MTB news & racing round-up for February 16, 2006
Edited by Steve Medcroft
Welcome to our regular roundup of what's happening in MTB. Feel free to send feedback, news and gossip to firstname.lastname@example.org
Last race on home soil for Commonwealth Games MTBers
Australia's Commonwealth Games mountain bike riders will have their final Australian race at Mt Buller this weekend (February 18 and 19) in the fourth and final race in the National Series. Five members of the Australian Cross Country team will line up on Saturday in one of the highest quality cross country fields to grace the slopes. The Commonwealth Games team will use the tough Mt Buller circuit as preparation for the Oceania Championships in Rotorua on March 3 - 5.
After winning on the Commonwealth Games course in December, both Chris Jongewaard (Adelaide) and Claire Baxter (Melbourne) confirmed their spots on the team. The second Games spots were secured by Sid Taberlay (Hobart) and Dellys Franke (Melbourne) after they took out the National Championships at Mt Beauty in January. Emma Colson (Melbourne) and Josh Fleming (Sydney) were the best ranked Australians, and they secured the final third places when selectors named the six rider team on February 3. Athens Olympian, Josh Fleming will be the only team member not in attendance at Mt Buller or the Oceania race, instead preferring to do his training in and around Sydney to prepare for the Commonwealth Games.
After Mt Buller, the other team riders head off to Rotorua to race against their New Zealand opponents and other riders wishing to check out the course which will also be the same for the World Championships in August this year. The team then returns home in time for the Commonwealth Games Cross Country race on Thursday, March 23.
Emma Colson was slightly emotional on hearing the announcement of her Games spot. "It was because it was the culmination of all those years of effort," said Colson after setting her sights on the Games back in October 2004. Leading the elite women's series by 68 points, Colson is looking to securing her second consecutive National Series title. "I'm looking forward to putting a score on the board for the national series." Colson is hoping to turn the tables on the misfortune in her last race at Mt Buller. "Last year at Oceania's (Championships) three of us took a wrong turn, hopefully we won't do that this time," she said.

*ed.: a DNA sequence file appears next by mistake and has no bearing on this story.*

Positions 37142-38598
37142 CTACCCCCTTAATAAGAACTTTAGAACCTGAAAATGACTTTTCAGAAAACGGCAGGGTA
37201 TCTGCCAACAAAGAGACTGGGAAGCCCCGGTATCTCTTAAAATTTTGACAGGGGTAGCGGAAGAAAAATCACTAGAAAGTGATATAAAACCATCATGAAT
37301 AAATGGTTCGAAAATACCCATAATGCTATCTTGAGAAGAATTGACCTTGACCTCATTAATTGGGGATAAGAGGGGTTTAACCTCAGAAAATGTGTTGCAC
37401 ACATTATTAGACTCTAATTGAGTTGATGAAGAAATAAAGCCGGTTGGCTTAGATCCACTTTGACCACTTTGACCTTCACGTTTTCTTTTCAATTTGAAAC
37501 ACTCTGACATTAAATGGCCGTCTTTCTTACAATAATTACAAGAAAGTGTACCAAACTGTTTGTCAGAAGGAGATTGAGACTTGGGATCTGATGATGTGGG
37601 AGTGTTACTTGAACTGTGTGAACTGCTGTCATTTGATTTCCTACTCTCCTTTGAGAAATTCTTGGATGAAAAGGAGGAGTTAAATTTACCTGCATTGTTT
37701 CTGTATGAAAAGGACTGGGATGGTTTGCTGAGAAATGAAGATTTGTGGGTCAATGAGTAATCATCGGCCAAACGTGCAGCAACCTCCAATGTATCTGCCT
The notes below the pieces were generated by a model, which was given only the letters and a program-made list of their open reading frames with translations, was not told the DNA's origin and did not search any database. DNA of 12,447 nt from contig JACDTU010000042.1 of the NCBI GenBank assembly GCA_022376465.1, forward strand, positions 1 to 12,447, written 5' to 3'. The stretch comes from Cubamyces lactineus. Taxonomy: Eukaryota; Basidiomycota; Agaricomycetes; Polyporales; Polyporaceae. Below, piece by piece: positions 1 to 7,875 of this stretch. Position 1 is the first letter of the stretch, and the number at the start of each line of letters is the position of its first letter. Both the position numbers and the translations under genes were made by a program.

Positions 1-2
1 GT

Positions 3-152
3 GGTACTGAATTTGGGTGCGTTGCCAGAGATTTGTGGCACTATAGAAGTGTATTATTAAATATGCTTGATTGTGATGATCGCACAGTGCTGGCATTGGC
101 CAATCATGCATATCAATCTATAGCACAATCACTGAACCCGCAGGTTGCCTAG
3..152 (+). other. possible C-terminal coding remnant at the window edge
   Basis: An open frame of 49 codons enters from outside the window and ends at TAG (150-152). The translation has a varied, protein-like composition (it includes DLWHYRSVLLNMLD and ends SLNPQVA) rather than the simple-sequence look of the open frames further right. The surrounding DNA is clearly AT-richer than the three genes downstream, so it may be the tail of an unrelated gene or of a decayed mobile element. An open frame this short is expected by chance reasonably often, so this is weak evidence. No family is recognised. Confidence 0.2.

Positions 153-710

Elite men's series leader Chris Jongewaard is not expected to lose his commanding 86 point lead, however, Athens Olympian Sid Taberlay has done his maths and wants to take second in the series. "I just want to beat Murray (Spink); he's only four points in front of me at the moment," he said. The experienced Taberlay could be difficult for Spink to outride, however, Taberlay has never ridden the challenging Mt Buller loop before. "I've always been overseas," he stated.
The elite women's race starts at 11.30 am while the elite men's race starts at 11.00 am. Downhill practice continues on Saturday with racing starting at 1pm on Sunday.
Nothin' to do but hit the dirt
Road riders found lurking at MTB race
Three former riders of the Belgium-based Team Cyclingnews.com found themselves on the same parcours last weekend, but this time it was the heat and dust of an eight-hour endurance MTB race in Lithgow, 150km west of Sydney, Australia. Gerard Knapp caught up with the trio to find out why they were there.
Nathan 'Chookman' Russell, Cody Stevenson and Josh Fleming were all racing in the first round of the RaceTech Working Week Series of endurance events held throughout NSW. For Fleming, it's not such a surprise given his credentials as a mountain bike racer - he's part of Australia's MTB squad for the upcoming Commonwealth Games - but it was a first-time experience for both Russell and Stevenson. Further, neither of the former team-mates knew they'd be racing in the same event - so much for any secret training.
And how did these experienced roadies find it? Well, harder than they thought it would be, particularly for Russell and Stevenson, who raced in the 'solo' category. But still, Stevenson finished sixth in the hardest men's group, while 'Chookman' came in 10th.
Ironically, the more experienced MTB rider - Fleming - teamed up with Ken McMillan and Julien Redmond to take out first place in the 'mixed three' category. Fleming said he used the event as a kind of interval training; this approach was confirmed by his 'lap' times - he knocked off each technical, 11km circuit in 32 minutes and took a break while his two team-mates rode their laps before returning to ride another 32-minute circuit. By comparison, the fastest lap time of the solo male category winner - Dennis van Mill - was over 35 minutes (see full results).
Giant MTB squad has giant goals for 2006
By Tim Maloney, European Editor
Giant recently presented its 2006 MTB squad in Aschau, Germany. The international squad from the Taiwan bicycle colossus is an important part of not only their marketing program, but also a valuable source of research and development for Giant mountain bikes. Giant global sport marketing manager Tom Davies explained, "As we've been doing for more than a decade now, Giant is delighted to continue backing a MTB team of such great quality. This clearly enables us to remain at the cutting edge of MTB technology and racing."
Davies told Cyclingnews that the Giant MTB team will be using both the reliable hardtail and the new dual suspension Anthem racing bikes. "We're really excited about the way the new Anthem combines the same kind of efficiency in power transfer we've worked so hard to get, together with added comfort," declared Davies
Giant MTB Team directeur sportif Sven Zeppel explained the squad's sporting goals in Aschau. "For us, a primary objective is to get a rainbow jersey from a World Championships," he said. "No matter what event it comes in, that's initially our main goal for the Giant MTB team this year."